CanLit Canon Review #14: Donald Creighton’s John A. Macdonald: The Young Politician

In an attempt to make himself a better Canadian, Craig MacBride is reading and reviewing books that shed fascinating light on Canada’s history.

Of all the books I’ve read as part of this project, John A. Macdonald: The Young Politician has most improved me as a Canadian. Published in 1952, this book explores Canada’s beginnings through the life of the man who directed its creation.

The first volume of Donald Creighton’s two-tome masterwork, The Young Politician, covers the first 52 years of Macdonald’s life, from his birth in Glasgow, Scotland, to July 1, 1867, the day four British North American colonies officially became the Dominion of Canada and Macdonald became its first prime minister.

The bulk of the book documents the endless political maneuvering that led to that day, but Creighton also fills pages with touches of Macdonald’s unfortunate family life.

When Macdonald was a child, his two older brothers died. Later in life, his wife Isabella fell ill after only a year of marriage, suffering for eleven years before finally dying. His first child with Isabella passed away at just a year old. The second was forced to grow up without a mother, and, most of the time, without a father—an orphan to politics .

“People sometimes dimly suspected that he must have his unhappy moments—that there were thoughts which, with all his prodigal camaraderie, he had no intention of sharing with others. ‘I am of opinion,’ Spence wrote, with rather ponderous kindness, ‘that with all your appearance of almost continual mirthfulness you are not without your seasons of serious reflection.’ But these seasons he kept to himself. Then he was either a solitary or his one companion was a bottle.”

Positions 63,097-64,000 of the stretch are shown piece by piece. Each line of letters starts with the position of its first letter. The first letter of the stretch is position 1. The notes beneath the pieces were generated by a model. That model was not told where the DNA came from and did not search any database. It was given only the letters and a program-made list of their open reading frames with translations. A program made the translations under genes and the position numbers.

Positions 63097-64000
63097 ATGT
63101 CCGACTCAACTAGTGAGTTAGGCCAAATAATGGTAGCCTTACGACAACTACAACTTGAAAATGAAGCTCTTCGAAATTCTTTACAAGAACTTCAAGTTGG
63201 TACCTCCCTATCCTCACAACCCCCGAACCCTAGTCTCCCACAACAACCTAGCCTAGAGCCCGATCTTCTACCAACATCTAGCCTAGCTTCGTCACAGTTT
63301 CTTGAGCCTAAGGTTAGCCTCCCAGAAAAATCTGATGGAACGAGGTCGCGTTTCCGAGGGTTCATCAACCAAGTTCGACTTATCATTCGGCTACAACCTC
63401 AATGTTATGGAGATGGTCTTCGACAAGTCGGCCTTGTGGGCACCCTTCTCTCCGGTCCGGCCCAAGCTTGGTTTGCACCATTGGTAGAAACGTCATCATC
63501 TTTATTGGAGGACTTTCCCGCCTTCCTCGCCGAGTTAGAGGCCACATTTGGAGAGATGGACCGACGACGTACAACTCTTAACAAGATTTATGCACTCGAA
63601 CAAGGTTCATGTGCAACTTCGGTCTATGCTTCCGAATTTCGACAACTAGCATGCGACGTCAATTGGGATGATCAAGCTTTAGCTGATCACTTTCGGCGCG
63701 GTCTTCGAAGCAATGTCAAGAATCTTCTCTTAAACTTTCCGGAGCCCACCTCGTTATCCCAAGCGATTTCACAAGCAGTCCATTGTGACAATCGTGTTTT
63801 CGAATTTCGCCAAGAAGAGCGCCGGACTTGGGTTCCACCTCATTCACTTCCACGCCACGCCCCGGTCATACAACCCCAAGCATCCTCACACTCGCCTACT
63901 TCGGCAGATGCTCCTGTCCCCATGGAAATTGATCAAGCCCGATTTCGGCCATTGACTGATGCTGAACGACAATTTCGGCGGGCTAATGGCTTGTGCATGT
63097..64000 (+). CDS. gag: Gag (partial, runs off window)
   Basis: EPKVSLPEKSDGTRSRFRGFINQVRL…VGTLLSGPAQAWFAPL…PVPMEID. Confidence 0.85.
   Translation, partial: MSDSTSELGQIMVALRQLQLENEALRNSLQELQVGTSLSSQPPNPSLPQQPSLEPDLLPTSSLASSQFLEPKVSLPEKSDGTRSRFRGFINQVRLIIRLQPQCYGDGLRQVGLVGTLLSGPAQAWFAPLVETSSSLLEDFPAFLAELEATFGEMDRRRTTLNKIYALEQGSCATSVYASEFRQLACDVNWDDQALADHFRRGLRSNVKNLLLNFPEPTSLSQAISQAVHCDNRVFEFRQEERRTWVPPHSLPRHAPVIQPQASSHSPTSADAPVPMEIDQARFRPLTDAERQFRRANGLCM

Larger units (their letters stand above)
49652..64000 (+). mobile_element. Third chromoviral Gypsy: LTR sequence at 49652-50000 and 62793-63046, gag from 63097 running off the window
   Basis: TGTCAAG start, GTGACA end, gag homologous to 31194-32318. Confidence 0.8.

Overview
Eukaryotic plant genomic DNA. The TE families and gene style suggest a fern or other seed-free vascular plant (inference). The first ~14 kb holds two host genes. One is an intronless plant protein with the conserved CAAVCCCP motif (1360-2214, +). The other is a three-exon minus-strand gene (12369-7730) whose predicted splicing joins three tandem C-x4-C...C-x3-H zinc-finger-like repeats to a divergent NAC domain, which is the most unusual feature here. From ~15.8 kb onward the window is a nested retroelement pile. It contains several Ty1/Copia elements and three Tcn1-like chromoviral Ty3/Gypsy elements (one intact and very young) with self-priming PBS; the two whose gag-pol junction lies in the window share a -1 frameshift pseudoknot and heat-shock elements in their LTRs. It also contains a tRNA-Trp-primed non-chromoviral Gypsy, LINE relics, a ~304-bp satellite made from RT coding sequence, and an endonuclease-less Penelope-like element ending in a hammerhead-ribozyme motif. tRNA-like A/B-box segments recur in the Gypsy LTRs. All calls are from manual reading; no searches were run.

Macdonald’s life is handled expertly but dryly by Creighton. The sentences are utilitarian, each one doing its part to move the story along without drawing attention to itself. Only in small sections, and particularly in the epilogue, as Creighton describes the country on July 1, 1867, does poetry seep into the prose:

“And in Toronto the Queen’s Park and the grounds of the private houses surrounding it were transformed by hundreds of Chinese lanterns hung through the trees. When the true darkness had at last fallen, the firework displays began; and simultaneously throughout the four provinces, the night was assaulted by minute explosions of coloured light, as the roman candles popped away, and the rockets raced up into the sky.”

While this book offers a wonderful education in Canadian history, there is a price to pay for it. First, the entry fee: to enjoy this, you need some prior understanding of Canadian politics. Second, you need patience—the book can be a bit of a slog; after all, it’s an academic biography meant to be a comprehensive record as much as a piece of entertainment.

But, provided you’re willing and able to pay the price to become a better Canadian, you will be justly rewarded. This is among the most worthwhile and enjoyable books on Canadian history you could read.